HIV -- Case studies, AIDS (Disease) -- Treatment -- Uganda, AIDS (Disease) -- Uganda -- Clinical trials, Antiretroviral therapy, AIDS (Disease) -- Patients -- Counseling of
In Uganda, fertility rates and adult HIV prevalence are high, and many women conceive with partners living with HIV. Pre-exposure prophylaxis (PrEP) reduces HIV acquisition for women and, therefore, infants. We developed the Healthy Families-PrEP intervention to support PrEP use as part of HIV prevention during periconception and pregnancy periods. We conducted a longitudinal cohort study to evaluate oral PrEP use among women participating in the intervention.
Methods and findings
We enrolled HIV–negative women with plans for pregnancy with a partner living, or thought to be living, with HIV (2017 to 2020) to evaluate PrEP use among women participating in the Healthy Families-PrEP intervention. Quarterly study visits through 9 months included HIV and pregnancy testing and HIV prevention counseling. PrEP was provided in electronic pillboxes, providing the primary adherence measure (“high” adherence when pillbox was opened ≥80% of days). Enrollment questionnaires assessed factors associated with PrEP use. Plasma tenofovir (TFV) and intraerythrocytic TFV-diphosphate (TFV-DP) concentrations were determined quarterly for women who acquired HIV and a randomly selected subset of those who did not; concentrations TFV ≥40 ng/mL and TFV-DP ≥600 fmol/punch were categorized as “high.” Women who became pregnant were initially exited from the cohort by design; from March 2019, women with incident pregnancy remained in the study with quarterly follow-up until pregnancy outcome. Primary outcomes included (1) PrEP uptake (proportion who initiated PrEP); and (2) PrEP adherence (proportion of days with pillbox openings during the first 3 months following PrEP initiation). We used univariable and multivariable-adjusted linear regression to evaluate baseline predictors selected based on our conceptual framework of mean adherence over 3 months. We also assessed mean monthly adherence over 9 months of follow-up and during pregnancy.
We enrolled 131 women with mean age 28.7 years (95% CI: 27.8 to 29.5). Ninety-seven (74%) reported a partner with HIV and 79 (60%) reported condomless sex. Most women (N = 118; 90%) initiated PrEP. Mean electronic adherence during the 3 months following initiation was 87% (95% CI: 83%, 90%). No covariates were associated with 3-month pill-taking behavior. Concentrations of plasma TFV and TFV-DP were high among 66% and 47%, 56% and 41%, and 45% and 45% at months 3, 6, and 9, respectively. We observed 53 pregnancies among 131 women (1-year cumulative incidence 53% [95% CI: 43%, 62%]) and 1 HIV-seroconversion in a non-pregnant woman. Mean pillcap adherence for PrEP users with pregnancy follow-up (N = 17) was 98% (95% CI: 97%, 99%). Study design limitations include lack of a control group.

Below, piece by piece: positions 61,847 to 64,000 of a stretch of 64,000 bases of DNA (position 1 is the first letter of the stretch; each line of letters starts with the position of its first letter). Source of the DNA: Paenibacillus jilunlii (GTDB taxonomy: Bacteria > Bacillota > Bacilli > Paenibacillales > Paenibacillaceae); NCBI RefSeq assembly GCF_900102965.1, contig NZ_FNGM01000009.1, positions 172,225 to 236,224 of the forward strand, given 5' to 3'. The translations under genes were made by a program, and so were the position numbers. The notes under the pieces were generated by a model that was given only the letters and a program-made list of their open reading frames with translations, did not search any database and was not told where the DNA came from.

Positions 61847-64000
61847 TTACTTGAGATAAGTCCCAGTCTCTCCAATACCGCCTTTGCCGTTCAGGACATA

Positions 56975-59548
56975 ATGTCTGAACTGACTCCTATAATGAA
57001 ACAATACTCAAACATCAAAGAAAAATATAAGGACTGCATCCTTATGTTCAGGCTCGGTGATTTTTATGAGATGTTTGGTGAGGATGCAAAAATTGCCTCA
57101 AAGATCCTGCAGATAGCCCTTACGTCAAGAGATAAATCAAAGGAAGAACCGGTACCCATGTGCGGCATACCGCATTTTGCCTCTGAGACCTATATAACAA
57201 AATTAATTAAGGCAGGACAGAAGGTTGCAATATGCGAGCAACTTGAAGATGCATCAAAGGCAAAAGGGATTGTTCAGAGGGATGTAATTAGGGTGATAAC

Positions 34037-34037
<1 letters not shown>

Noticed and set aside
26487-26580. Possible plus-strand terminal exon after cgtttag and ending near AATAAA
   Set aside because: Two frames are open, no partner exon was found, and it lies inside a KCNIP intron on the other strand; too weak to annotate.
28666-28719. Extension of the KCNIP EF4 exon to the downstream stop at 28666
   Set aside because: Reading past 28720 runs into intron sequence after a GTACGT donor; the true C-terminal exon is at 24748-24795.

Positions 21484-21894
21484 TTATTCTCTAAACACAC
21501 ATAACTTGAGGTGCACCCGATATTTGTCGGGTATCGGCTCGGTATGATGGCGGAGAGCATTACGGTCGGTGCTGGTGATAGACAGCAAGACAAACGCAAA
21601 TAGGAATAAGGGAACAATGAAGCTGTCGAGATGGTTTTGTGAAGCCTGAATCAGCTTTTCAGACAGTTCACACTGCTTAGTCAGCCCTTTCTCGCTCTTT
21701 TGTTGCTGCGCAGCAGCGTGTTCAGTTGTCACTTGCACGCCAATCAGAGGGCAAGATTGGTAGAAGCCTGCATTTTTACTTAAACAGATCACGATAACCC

Women in Uganda with PrEP indications and planning for pregnancy chose to use PrEP. By electronic pillcap, most were able to sustain high adherence to daily oral PrEP prior to and during pregnancy. Differences in adherence measures highlight challenges with adherence assessment; serial measures of TFV-DP in whole blood suggest 41% to 47% of women took sufficient periconception PrEP to prevent HIV. These data suggest that women planning for and with pregnancy should be prioritized for PrEP implementation, particularly in settings with high fertility rates and generalized HIV epidemics. Future iterations of this work should compare the outcomes to current standard of care.
Copyright: © 2023 Matthews et al. This is an open access article distributed under the terms of the Creative Commons Attribution License, which permits unrestricted use, distribution, and reproduction in any medium, provided the original author and source are credited.
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Matthews LT, Atukunda EC, Owembabazi M, Kalyebera KP, Psaros C, Chitneni P, et al. (2023) High PrEP uptake and objective longitudinal adherence among HIV-exposed women with personal or partner plans for pregnancy in rural Uganda: A cohort study. PLoS Med 20(2): e1004088. https://doi.org/10.1371/journal. pmed.1004088